However, what's inside isn't killed, and it escapes, revealing a terrifying new movie monster we will be sure to talk about for many years. This creature destroys the facility, kills a bunch of people, and flies away to find other sources of radiation in the world to keep itself alive. Now, the military knows it must intercede. Eventually, the new monster makes his way to the United States where Admiral William Stenz (David Strathairn) leads the charge in throwing everything we have at the flying creature. Bullets and bombs don't work, and the creature has the ability to send out a shockwave which will shut down any electrical power for miles, including air strike jets. What will we do?!

Godzilla knows.

1. Get out of the water.
2. Find the creature.
3. Beat the living shit out of it and destroy as much of civilization in the process. 

The rest of the film follows the dual story of Ford's volunteered involvement with Admiral Stenz' men and whether or not the military should put themselves at risk or follow Dr. Serizawa's suggestion to let the Godzilla do what he clearly knows how to do.

This film is so much fun. It embodies everything that was great about the original franchise and ups the ante on every level. The acting is great, despite some pretty corny dialogue at times, the visual effects are astounding, the sound design was scary, and the music score by Alexandre Desplat was one of the main highlights of the experience. The movie clearly drew influence from Jurassic Park, and even seemed to pay homage to some of the tropical helicopter scenes and that pivotal scene where the T-rex sticks his little arm over the fence wire to see that it's not charged before ripping the enclosure down. But it was because it took what was great from everything that came before it and added new elements that makes this film a must-see theatre experience.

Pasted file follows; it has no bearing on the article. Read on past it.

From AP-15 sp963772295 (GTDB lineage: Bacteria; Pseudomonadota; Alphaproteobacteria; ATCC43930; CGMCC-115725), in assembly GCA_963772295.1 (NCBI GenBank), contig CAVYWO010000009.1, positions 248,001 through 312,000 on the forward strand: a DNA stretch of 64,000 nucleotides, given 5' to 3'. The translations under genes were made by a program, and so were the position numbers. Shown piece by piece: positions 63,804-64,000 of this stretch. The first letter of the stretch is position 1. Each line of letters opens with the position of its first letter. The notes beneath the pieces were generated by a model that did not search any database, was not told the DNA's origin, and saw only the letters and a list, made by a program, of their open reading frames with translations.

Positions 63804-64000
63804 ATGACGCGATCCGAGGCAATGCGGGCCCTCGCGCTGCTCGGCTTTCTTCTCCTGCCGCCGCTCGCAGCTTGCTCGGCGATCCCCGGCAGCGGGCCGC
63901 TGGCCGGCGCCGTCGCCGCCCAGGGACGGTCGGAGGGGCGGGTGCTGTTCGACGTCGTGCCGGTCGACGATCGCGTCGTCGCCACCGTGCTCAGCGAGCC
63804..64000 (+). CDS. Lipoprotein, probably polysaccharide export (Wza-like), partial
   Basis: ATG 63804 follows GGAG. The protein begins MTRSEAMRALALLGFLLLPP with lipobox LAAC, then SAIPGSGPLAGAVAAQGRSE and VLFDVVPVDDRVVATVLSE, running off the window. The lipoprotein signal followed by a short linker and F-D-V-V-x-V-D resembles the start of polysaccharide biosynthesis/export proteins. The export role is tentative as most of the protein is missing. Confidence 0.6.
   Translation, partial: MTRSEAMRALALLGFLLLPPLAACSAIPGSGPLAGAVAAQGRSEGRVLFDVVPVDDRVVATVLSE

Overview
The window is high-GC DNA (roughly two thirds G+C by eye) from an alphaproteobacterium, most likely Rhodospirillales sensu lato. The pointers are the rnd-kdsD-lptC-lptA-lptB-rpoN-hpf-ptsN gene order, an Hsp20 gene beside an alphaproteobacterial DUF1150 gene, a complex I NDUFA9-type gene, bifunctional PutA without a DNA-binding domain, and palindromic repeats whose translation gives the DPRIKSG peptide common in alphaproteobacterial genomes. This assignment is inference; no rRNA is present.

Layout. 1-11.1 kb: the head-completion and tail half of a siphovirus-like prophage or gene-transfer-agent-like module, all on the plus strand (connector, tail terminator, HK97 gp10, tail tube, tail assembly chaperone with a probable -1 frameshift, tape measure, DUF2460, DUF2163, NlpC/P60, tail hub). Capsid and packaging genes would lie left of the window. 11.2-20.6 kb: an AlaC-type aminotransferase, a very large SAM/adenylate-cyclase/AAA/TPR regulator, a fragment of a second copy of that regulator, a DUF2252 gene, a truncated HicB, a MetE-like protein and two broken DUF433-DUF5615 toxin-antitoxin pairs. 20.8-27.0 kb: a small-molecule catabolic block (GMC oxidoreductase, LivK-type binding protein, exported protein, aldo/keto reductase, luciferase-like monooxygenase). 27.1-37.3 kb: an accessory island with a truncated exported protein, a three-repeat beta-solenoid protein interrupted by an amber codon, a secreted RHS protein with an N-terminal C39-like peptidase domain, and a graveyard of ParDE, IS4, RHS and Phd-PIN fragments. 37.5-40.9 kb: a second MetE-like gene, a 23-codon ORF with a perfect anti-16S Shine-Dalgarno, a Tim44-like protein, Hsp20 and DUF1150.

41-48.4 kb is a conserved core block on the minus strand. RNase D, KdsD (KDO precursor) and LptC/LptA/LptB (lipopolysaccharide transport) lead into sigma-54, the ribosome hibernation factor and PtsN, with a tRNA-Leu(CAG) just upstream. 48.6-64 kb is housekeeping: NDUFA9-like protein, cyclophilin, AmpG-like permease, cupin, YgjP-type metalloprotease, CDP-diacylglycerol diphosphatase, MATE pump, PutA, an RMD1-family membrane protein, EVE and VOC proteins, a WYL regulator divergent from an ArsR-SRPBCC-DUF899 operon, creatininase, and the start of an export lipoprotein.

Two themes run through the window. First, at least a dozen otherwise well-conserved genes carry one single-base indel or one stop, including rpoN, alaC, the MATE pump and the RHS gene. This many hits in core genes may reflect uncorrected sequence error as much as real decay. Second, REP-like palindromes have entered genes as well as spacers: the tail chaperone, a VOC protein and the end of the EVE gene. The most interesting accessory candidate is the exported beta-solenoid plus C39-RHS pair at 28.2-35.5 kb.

Director Gareth Edwards' previous feature, Monsters, was a fantastic character study in a slice of life journey of two people amidst giant, unexplainable creatures. Everything that worked in that film was brought over to this one. The film is about the people. It is about not knowing answers to why things are happening, but watching them play out and hoping for the best. Godzilla is only a friend for the reason that he's not an obvious foe. We don't need to know more than that. Let him be Godzilla, and let's see how the humans deal with the circumstances. 

Also, 3D is definitely the way to see this one. As with all my reviews to date, the team behind it was Stereo D. They most recently did the astonishing work on Captain America: The Winter Soldier, Need for Speed, and are behind the upcoming X-Men: Days of Future Past. They also did Pacific Rim, which was the most recent example of how great it is to see size enhanced when 3D depth is added. The depth and sheer size of Godzilla demand it be seen this way. Gareth Edwards shot the film in 2D, knowing that it would be converted in post-production. Stereoscopic conversion has gotten so clean that it's near impossible to distinguish them from films shot natively in 3D. 
Be ready to see this film on opening night with a packed house, and then again multiple times with new groups afterwards. The audience will be very audible during the fight scenes between the monsters, laugh when it's funny, and get scared where there's Jaws-like tension. It's maybe the most fun I've had at the movies this year, in addition to Captain America: The Winter Soldier, which I also reviewed for this site. It feels great to know that Roland Emmerich's Godzilla can finally be locked away forever, because there's a new king in town, and he roars supreme.

This review was written by contributor Darren Bailey, actor and founding member of Thousand Pounds Action Company. Feel free to follow his personal adventures via Twitter and Facebook, and subscribe to Thousand Pounds Action Company through Twitter, Facebook and YouTube.